Proving once more that I am fickle and need to work harder on maintaining a schedule, here is Monday’s post ahead of the late Right Click to Zoom article. It’s coming soon, really. Also proving my lack of attention span is another slew of newly started games and not a lot of continuation on previous stuff. Well, at least I’ve got some things to say.
Final Fantasy 14 (PC) — Patched up
As I said last week, the major 4.1 update for Final Fantasy 14 dropped a few days ago and I jumped right back into it. What surprises me the most about this, however, is that I actually haven’t played much of it all despite expectations.
This is nothing to do with the lack of content, or lack of options and new things to do. That’s all there, with a new bunch of side content, further expansion on the Stormblood plot, a new four man dungeon, a new high difficulty trial, and a new raid that heavily ties Final Fantasy 12 and Tactics together into an interesting worldbuilding exercise. What I’ve played of it is all very well done and genuinely pretty high quality. The precursor quests to that raid had me geeking out pretty hard, and it was a joy to go through.
Thing is, I’ve still only done the precursors. The actual raid? Haven’t jumped into yet. The new main quest? That jumps into the new dungeon fairly quickly, and that’s where I’ve stopped. At the moment, I’m in no particular hurry to jump into the group content without a group to play with, and I have no real desire to queue up with random people. And even if I did have that desire, I don’t have the item level required; I played so little after reaching the level cap on both my characters that I didn’t spend much time gearing them up, so I’d have to do that for a couple of runs before I could tackle the new stuff.
None of this would take me long at all, but again, I haven’t had that desire. I want to play with my friends, but if they’re not occupied with something else then I usually am, if not with other projects then with my increasing work schedule. So as much as I want to dive headfirst back into Eorzea and be captivated with that setting and world once more, I’m still struggling to do so.
Instead, I’m still playing Elder Scrolls Online. I truly love FF14 and will get back into it at the first opportunity, but the ability to pick it up, play solo for a couple of quests while off exploring or crafting, and then putting it down again just isn’t there. ESO has that in spades, so that’s still been my time sink for the week. Maybe next week?
Battle Chasers: Nightwar (PC) — Slow and methodical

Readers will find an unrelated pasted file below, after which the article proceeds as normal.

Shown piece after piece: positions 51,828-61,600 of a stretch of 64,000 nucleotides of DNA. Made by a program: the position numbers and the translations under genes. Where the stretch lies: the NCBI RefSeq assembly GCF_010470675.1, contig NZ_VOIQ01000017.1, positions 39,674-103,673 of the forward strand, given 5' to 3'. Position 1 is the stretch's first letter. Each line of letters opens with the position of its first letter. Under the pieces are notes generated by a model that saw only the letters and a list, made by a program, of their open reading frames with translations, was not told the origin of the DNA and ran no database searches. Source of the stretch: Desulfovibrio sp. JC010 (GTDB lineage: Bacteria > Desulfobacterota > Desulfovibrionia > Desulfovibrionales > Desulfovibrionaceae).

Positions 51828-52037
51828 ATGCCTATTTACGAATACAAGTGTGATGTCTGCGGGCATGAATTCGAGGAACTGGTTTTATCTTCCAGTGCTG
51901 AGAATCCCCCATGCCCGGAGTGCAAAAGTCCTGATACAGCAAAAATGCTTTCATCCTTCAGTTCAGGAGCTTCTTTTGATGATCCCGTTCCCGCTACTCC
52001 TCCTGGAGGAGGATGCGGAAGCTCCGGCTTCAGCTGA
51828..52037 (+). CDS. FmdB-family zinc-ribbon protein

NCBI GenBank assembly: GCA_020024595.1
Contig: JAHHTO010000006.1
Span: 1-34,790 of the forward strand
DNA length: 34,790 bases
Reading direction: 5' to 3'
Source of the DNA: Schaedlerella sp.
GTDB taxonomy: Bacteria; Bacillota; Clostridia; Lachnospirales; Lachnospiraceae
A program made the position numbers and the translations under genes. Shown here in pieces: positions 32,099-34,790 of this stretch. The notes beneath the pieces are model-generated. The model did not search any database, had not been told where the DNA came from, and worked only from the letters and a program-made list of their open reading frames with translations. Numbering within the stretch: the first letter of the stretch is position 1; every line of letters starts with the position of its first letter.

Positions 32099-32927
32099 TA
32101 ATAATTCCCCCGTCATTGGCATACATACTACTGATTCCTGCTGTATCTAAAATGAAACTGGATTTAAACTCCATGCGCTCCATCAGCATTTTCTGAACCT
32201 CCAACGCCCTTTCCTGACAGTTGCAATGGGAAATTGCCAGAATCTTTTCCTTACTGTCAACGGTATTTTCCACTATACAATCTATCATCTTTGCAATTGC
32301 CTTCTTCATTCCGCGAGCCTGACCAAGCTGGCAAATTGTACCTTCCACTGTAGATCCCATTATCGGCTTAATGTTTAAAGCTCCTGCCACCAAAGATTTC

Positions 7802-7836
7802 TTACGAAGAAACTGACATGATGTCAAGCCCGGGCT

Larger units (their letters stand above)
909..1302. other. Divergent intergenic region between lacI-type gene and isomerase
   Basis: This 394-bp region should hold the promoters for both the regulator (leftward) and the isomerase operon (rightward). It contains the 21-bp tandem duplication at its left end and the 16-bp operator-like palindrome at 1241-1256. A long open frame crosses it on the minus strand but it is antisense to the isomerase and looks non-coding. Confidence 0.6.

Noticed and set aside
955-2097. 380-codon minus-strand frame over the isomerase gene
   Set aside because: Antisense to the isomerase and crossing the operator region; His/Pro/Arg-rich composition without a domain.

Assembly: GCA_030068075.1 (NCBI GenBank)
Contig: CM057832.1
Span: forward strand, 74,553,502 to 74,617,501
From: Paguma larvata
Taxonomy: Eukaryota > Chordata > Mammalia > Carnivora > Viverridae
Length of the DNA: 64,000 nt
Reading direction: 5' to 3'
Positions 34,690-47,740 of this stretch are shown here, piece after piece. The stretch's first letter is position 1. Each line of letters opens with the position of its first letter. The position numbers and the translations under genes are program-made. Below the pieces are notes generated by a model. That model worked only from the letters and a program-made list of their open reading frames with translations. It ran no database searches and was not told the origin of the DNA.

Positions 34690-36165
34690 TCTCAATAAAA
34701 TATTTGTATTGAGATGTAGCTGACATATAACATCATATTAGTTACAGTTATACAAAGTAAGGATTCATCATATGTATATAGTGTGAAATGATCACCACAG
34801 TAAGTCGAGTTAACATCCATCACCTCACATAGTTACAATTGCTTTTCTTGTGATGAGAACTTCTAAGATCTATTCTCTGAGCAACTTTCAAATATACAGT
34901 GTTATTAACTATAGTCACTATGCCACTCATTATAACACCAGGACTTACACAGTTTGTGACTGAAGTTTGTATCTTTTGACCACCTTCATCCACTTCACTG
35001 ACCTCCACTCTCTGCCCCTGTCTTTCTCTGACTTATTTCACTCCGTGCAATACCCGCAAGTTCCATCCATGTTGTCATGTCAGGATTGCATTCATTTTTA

I have a fairly standard approach to games in which I try very hard not to miss anything. I check for secrets, try not to finish a dungeon until I’ve found all the chests and explored the diverging paths, and talk to everyone available. I pick up side quests, poke around in areas that I perhaps shouldn’t, and so on. I’m not completely methodical, but this is the approach I usually have going into games.
The problem with this approach is that it’s fairly intensive, and as such gets very exhausting quickly. It’s not often that I can keep up that kind of drive until the end, and the only games that I can think of where I did so are games that I call some of my favourites ever (Persona 5 most recently). So that leaves two options: get burnt out on this approach and try to push myself to finish the game more directly, or else slack off or even put the game aside entirely until I have the motivation to tackle it like that.
Battle Chasers is starting to feel like the latest example of the latter. I’m still enjoying it, and much more so than when I first began, but I’m a way into the second major dungeon and have still spent a lot of time tracking back and forth to be methodical. I cleared the first dungeon on every possible difficulty at least once just to see how things differed, for example, and have thoroughly checked the world map.
I think the real impediment to my progress is not anything about the game and what’s happening, but the fact that I hit a wall on the first major “Hunt” side quest. See, the benefits of leveling up in Battle Chasers are significant, so being underleveled for a challenge is drastic. I was only a single level below this challenge enemy, and yet it could two shot my entire party. So it’s something I need to come back to, and the thought of having to advance, level as I go, and then backtrack all that way in my usual style? Yeah, it’s a little exhausting.
Still, I really do like this game and fully intend to persevere with it, so it should hardly be counted out yet. That said, I’m seeing myself repeat this way too many times for my liking of late… I shall endeavour not to let it become a statistic. So far, I would still recommend checking it out.
CrossCode (PC) — Massively Single-Player Offline RPG
This “way too high quality and polish for an Early Access title” game continues to impress into my second week playing it. As I mentioned last week, it feels like an action/JRPG meshed with a twin stick shooter, alternating between moving/shooting and closing in for melee combat. It’s an interesting system and I quite enjoy it.